21. Kim YH, You SH, Ko MH, Park JW, Lee KH, Jang SH, Yoo WK, Hallett M: Repetitive transcranial magnetic stimulation-induced corticomotor excitability and associated motor skill acquisition in chronic stroke. Stroke 2006,37(6):1471-1476. 10.1161/01.STR.0000221233.55497.51View ArticlePubMedGoogle Scholar
  22. Levy R, Ruland S, Weinand M, Lowry D, Dafer R, Bakay R: Cortical stimulation for the rehabilitation of patients with hemiparetic stroke: a multicenter feasibility study of safety and efficacy. J Neurosurg 2008,108(4):707-714. 10.3171/JNS/2008/108/4/0707View ArticlePubMedGoogle Scholar
  23. Shin YI, Kim H, Moon SK, Yun YS, Chung GH: Dual extradural cortical stimulation in chronic stroke patients with large infarcts: technical case report. Neurol Res 2010,32(5):556-560. 10.1179/174313209X409043View ArticlePubMedGoogle Scholar
  24. Wassermann EM, Grafman J: Recharging cognition with DC brain polarization. Trends Cogn Sci 2005,9(11):503-505. 10.1016/j.tics.2005.09.001View ArticlePubMedGoogle Scholar
  25. Pollo C, Villemure JG: Rationale, mechanisms of efficacy, anatomical targets and future prospects of electrical deep brain stimulation for epilepsy. Acta Neurochir Suppl 2007,97(Pt 2):311-320.View ArticlePubMedGoogle Scholar
  26. Shelton RC, Osuntokun O, Heinloth AN, Corya SA: Therapeutic options for treatment-resistant depression. CNS Drugs 2010,24(2):131-161. 10.2165/11530280-000000000-00000View ArticlePubMedGoogle Scholar
  27. St George RJ, Nutt JG, Burchiel KJ, Horak FB: A meta-regression of the long-term effects of deep brain stimulation on balance and gait in PD. Neurology 2010,75(14):1292-1299. 10.1212/WNL.0b013e3181f61329View ArticlePubMedPubMed CentralGoogle Scholar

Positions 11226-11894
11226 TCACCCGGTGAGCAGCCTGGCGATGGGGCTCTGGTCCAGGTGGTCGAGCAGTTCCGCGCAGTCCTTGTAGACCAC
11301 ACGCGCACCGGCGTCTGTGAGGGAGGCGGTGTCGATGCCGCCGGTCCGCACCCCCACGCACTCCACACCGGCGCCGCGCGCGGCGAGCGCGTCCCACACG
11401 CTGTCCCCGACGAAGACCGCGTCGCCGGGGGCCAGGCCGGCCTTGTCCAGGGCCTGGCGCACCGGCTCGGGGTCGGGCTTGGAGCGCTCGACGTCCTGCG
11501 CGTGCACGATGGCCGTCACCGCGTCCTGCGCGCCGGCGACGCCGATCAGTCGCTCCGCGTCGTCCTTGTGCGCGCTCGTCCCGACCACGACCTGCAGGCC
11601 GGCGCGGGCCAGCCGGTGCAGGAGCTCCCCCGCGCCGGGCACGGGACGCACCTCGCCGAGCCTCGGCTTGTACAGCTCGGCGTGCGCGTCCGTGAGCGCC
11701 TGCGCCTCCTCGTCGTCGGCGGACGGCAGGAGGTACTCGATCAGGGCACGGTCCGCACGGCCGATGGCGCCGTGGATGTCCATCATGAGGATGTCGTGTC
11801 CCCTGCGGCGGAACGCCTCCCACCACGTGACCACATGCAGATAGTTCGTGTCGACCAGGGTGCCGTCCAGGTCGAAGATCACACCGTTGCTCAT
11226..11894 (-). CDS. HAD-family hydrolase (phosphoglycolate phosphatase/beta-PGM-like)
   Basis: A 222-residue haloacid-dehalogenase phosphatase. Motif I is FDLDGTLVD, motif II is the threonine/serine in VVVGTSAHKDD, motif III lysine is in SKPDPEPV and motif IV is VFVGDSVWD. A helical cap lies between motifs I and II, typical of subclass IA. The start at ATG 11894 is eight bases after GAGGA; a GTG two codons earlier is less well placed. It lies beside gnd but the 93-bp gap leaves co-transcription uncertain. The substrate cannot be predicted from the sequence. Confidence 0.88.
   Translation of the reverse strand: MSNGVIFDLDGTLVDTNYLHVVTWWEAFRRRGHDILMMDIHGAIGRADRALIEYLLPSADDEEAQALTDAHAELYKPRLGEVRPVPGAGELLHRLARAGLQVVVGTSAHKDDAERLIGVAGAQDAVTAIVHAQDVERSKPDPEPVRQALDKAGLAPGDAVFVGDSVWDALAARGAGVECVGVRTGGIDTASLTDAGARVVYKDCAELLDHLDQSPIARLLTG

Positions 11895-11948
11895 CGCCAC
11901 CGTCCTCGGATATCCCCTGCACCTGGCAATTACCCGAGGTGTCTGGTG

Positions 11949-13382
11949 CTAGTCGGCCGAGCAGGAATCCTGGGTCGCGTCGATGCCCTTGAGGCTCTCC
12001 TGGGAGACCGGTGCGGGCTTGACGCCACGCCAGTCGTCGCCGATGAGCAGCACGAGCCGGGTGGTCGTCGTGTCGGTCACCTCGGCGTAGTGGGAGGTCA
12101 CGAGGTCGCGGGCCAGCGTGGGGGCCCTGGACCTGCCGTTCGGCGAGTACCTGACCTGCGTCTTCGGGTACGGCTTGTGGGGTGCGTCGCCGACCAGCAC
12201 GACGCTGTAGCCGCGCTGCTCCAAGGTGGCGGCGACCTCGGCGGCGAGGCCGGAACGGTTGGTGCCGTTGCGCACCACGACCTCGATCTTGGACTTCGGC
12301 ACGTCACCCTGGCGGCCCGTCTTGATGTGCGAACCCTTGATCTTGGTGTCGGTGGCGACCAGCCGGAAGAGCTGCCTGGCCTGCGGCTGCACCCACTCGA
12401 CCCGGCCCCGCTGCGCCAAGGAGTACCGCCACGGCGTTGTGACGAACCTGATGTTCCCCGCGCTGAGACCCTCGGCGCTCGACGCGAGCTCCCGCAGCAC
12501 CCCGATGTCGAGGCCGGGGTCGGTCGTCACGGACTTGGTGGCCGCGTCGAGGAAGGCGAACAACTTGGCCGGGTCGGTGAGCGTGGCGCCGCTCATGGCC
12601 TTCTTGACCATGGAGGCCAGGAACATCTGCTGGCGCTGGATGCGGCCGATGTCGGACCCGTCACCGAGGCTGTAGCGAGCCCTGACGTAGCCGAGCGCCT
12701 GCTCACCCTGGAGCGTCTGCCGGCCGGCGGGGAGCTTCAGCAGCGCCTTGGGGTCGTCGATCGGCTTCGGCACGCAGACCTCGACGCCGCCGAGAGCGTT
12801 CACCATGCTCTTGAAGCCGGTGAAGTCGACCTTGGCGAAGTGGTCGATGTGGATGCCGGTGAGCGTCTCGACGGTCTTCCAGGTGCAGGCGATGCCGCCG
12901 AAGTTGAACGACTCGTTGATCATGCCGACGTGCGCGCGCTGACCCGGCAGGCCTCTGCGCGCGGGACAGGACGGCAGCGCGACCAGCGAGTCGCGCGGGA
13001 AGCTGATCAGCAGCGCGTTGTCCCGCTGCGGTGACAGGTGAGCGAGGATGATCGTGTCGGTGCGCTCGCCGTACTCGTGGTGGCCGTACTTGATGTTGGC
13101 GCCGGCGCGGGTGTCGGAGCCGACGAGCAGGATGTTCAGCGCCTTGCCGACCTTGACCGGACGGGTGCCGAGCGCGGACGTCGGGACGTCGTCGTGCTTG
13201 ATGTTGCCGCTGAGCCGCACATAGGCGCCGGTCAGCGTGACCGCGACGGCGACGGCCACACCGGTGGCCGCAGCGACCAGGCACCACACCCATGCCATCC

28. Genç B, Özdinler PH: Moving forward in clinical trials for ALS: motor neurons lead the way please. Drug Discov Today 2014,19(4):441-449. 10.1016/j.drudis.2013.10.014View ArticlePubMedPubMed CentralGoogle Scholar
  29. Seok J, Warren HS, Cuenca AG, Mindrinos MN, Baker HV, Xu W, Richards DR, McDonald-Smith GP, Gao H, Hennessy L, Finnerty CC, López CM, Honari S, Moore EE, Minei JP, Cuschieri J, Bankey PE, Johnson JL, Sperry J, Nathens AB, Billiar TR, West MA, Jeschke MG, Klein MB, Gamelli RL, Gibran NS, Brownstein BH, Miller-Graziano C, Calvano SE, Mason PH, et al.: Inflammation and host response to injury, large scale collaborative research program: genomic responses in mouse models poorly mimic human inflammatory diseases. Proc Natl Acad Sci U S A 2013,110(9):3507-3512. 10.1073/pnas.1222878110View ArticlePubMedPubMed CentralGoogle Scholar
  30. Moon SK, Shin YI, Kim HI, Kim H, Lee JO, Lee MC: Effect of prolonged cortical stimulation differs with size of infarct after sensorimotor cortical lesions in rats. Neurosci Lett 2009,460(2):152-155. 10.1016/j.neulet.2009.05.029View ArticlePubMedGoogle Scholar